Attack

We’d only managed four jobs the other day.  Most folk would say we were slacking but three of the jobs meant we were off the road cleaning the ambulance and changing our uniform.

The one that got us the most happened at about 1am.  We were called to an assault – male bleeding profusely.

We arrived to see chaos . . . A man in his late twenties was laying in the middle of the road, a large pool of blood lay congealing into jelly around his head.  Police were frantically trying to move the traffic past in both directions as the apathetic drivers slowed to take photos on their phones.

It turns out our patient had “randomly” attacked a girl at a bus stop, punching her to the ground.  The girl’s friend had intervened and the two men wrestled to the floor where the girl’s friend promptly suffered a dislocated shoulder.  At that point a group of eager young adults decided they would interpose.  And, as modest vigilantes, escorted the original attacker to the middle of the road where the procedure of physical retribution was administered post-haste.  Or as one policeman described it, “they kicked the shit out of him”.

The patient was upset.  And the main cause of his bleeding was from his nose – now spread like the map of the Himalayas across his face.  Otherwise he’d come off lightly.

After the preliminary checks we helped him onto the ambulance and onto the the bed.  After stripping him down to his waist to check for puncture wounds we proceeded with cleaning him.  At this point his distress turned to anger and then to aggression.

He threw the cleaning bowl we were using across the ambulance and attempted to get up and leave.
We carefully put him back.
He attempted to get up again.  This time starting to scream.
We carefully put him back again.
This time he went mad.  Fists starting punching and feet started kicking as the patient spat and screamed into a rage.

I managed to lock onto one fist and hold his head down but the award for the most craziest offensive-defence had to go to my crew mate as she locked her entire body round his leading arm.

In those few seconds I didn’t know who to worry for the most – my crew mate or the patient.  It looked a cross between an animal devouring its prey and a dog humping someone’s leg.

It didn’t matter, because in that instant about four hundred police stormed the ambulance from every door, window, cupboard and crack.  I stepped back, safe in the knowledge that my part, for now, was superfluous.  However, still tucked in amongst the sea of police was a green uniform completely engulfing the patient’s right arm.

Eventually they had pinned the patient down and had one arm in cuffs behind his back.  The patient was held down calming somewhat and most of the officers had stepped back.  There was an embarrassed silence as everyone looked at the strange woman still wrestling with the patient’s arm.  Even the patient was starting to show fear and looked about desperately for help.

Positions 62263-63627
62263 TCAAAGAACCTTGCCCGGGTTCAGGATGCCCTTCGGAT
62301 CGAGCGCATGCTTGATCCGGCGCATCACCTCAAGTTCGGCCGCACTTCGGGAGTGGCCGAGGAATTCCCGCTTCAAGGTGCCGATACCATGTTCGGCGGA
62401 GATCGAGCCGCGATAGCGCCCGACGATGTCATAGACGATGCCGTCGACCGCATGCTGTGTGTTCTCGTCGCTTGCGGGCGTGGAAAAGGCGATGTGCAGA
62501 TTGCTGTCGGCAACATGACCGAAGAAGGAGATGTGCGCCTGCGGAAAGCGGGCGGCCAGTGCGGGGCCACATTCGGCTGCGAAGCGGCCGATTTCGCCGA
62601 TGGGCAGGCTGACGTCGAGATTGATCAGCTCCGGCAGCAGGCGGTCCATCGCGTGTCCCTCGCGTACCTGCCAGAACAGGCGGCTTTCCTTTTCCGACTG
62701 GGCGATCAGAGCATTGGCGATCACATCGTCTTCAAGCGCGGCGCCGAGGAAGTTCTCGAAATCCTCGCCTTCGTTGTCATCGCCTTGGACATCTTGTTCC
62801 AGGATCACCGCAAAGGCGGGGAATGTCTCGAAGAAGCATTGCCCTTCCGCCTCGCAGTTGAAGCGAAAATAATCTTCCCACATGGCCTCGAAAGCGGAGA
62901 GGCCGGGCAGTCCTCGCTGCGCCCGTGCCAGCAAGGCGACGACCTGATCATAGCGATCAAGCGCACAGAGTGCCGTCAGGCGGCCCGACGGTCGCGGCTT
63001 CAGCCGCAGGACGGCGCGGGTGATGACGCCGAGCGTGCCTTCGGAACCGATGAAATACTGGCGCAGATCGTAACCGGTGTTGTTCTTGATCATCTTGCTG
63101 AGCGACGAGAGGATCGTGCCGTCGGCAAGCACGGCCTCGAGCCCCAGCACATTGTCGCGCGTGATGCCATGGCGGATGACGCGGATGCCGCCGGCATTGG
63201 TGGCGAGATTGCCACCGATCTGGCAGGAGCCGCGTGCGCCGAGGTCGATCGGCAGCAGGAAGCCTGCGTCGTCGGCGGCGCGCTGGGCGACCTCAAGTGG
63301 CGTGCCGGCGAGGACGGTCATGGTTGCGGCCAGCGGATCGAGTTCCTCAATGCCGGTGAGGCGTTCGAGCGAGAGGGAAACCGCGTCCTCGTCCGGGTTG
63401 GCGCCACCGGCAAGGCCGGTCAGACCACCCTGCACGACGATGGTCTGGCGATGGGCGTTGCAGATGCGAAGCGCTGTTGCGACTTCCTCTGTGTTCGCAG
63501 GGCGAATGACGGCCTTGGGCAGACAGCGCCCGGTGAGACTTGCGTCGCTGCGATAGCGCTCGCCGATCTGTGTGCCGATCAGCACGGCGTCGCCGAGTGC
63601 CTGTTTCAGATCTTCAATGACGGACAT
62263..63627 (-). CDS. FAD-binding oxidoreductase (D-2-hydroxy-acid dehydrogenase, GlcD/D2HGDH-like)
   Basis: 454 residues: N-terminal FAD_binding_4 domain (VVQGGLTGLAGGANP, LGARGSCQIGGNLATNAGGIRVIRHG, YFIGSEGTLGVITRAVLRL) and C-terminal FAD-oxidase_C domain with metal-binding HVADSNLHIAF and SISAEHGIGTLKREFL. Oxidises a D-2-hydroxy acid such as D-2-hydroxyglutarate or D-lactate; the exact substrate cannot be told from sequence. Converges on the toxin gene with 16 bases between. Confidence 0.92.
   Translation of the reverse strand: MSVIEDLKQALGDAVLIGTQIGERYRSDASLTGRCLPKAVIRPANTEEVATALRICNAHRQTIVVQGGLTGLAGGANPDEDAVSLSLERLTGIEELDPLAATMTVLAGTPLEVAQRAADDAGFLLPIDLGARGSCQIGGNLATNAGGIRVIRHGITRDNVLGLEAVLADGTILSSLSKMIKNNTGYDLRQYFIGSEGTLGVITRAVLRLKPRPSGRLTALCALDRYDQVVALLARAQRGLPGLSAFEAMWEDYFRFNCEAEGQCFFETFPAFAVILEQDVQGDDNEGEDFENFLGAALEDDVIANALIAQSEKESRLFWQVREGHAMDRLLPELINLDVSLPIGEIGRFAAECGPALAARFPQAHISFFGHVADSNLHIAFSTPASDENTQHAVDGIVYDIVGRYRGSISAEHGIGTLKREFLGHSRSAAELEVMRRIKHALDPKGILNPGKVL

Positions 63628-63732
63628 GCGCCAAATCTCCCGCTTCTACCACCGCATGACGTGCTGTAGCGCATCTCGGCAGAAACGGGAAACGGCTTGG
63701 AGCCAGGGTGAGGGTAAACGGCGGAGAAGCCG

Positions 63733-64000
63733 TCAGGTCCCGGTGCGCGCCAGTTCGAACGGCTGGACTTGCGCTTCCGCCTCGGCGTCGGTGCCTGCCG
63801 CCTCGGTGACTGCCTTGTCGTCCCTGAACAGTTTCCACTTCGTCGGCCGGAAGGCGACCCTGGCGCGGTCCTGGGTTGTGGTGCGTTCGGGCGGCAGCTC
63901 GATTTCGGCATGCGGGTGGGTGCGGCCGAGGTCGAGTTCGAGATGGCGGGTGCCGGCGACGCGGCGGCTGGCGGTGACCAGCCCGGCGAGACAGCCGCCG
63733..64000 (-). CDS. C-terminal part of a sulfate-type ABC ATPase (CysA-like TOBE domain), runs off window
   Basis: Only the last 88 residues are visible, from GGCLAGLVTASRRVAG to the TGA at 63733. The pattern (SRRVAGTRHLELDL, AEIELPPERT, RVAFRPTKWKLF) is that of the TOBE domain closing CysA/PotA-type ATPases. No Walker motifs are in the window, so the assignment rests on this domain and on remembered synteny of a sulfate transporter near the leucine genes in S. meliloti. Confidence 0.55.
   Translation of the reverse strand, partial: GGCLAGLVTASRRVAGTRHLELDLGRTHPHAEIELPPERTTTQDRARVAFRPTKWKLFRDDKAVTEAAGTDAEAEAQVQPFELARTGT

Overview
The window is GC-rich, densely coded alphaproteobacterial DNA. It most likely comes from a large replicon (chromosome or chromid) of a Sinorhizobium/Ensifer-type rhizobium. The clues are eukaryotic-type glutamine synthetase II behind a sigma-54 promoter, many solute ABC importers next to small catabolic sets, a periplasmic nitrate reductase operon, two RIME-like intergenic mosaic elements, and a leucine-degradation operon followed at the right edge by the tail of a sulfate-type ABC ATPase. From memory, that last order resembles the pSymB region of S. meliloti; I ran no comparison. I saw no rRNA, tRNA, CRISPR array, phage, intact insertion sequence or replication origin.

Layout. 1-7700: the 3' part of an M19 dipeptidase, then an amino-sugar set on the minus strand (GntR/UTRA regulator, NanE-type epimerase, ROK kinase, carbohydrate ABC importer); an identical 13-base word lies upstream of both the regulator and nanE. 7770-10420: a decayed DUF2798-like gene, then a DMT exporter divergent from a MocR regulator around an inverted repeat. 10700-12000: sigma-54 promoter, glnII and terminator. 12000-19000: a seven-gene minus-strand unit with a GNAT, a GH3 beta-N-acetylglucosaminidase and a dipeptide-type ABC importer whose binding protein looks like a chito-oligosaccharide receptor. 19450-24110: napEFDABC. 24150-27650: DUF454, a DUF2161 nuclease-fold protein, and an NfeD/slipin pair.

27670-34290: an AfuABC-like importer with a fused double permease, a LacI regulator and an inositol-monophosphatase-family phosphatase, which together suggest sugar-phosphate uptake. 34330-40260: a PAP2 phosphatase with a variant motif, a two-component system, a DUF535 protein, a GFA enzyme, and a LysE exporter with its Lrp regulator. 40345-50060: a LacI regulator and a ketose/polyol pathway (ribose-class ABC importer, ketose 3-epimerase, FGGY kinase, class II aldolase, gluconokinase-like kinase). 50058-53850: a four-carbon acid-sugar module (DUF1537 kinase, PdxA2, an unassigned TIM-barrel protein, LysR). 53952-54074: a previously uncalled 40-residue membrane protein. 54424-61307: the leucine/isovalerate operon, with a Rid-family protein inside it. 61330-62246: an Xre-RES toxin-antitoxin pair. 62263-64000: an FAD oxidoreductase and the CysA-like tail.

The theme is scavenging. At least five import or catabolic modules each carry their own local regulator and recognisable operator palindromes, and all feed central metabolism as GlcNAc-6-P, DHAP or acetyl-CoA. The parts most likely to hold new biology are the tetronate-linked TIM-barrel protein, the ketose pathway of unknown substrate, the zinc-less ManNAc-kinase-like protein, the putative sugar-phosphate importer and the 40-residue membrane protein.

“Um . . . you can let go now” I whispered to my colleague tapping her on the shoulder.  She opened her eyes and looked around.  Seeing her audience staring back she relaxed and allowed the police to take over.

Composing herself brilliantly she sat down crossing her legs and grabbing her paperwork.  Blowing some hair out of her eyes she looked up at the patient and smiled slowly.  When she spoke she did so with a voice so sweet it could cut butter – with a blast radius of a thousand yards (it was alarmingly like Queenie from Blackadder).

“Now that wasn’t very nice now was it”
There was a psychotic edge to her sweetness.  Even the police were unnerved.
“I do hope you are going to behave yourself now as we are only trying to help you”
“I’m sorry . . . I’m really sorry”  He looked . . . defeated.

It suddenly became apparent to everyone that folk music was playing in the background from one of our CDs.  The police eyed each other and started turning their noses up at it.  I raised an eyebrow and piped up . . .

“I’ve got some Prodigy if you prefer”
There was a murmur of approval from all the officers.  Without looking up from her paperwork, my crew mate retorted with an angelic voice capable of decimating entire civilisations.
“I’m attending tonight . . . therefore we will have soothing music in my ambulance.  All my patient’s prefer to have soothing music . . . don’t you”
She aimed the last words at the patient smiling psychotically and blowing another piece of hair out of her face.  Terrified, he nodded back.

I shrugged my shoulders at the police who in turn lowered their heads and went silent.

After conveying the patient to the hospital we surveyed the chaos left in the ambulance.  When he’d lashed out his nose had bled again.  And, as if it had a sprinkler attachment, the entire ambulance was sprayed with blood.  Looking at each other we noticed that our uniforms were also covered.

I got on the radio . . .

“Hello Red Base, This is G802*.  Can you show us returning to base for change of uniform and cleaning the truck”
“No problem G802, start heading back now”

There were two other jobs that night that required us off the road to clean – but I’ll mention them another time.

Binder

*not our real call sign

Facebook Twitter Email Stumbleupon Pinterest Delicious

Leave a Reply

Your email address will not be published. Required fields are marked *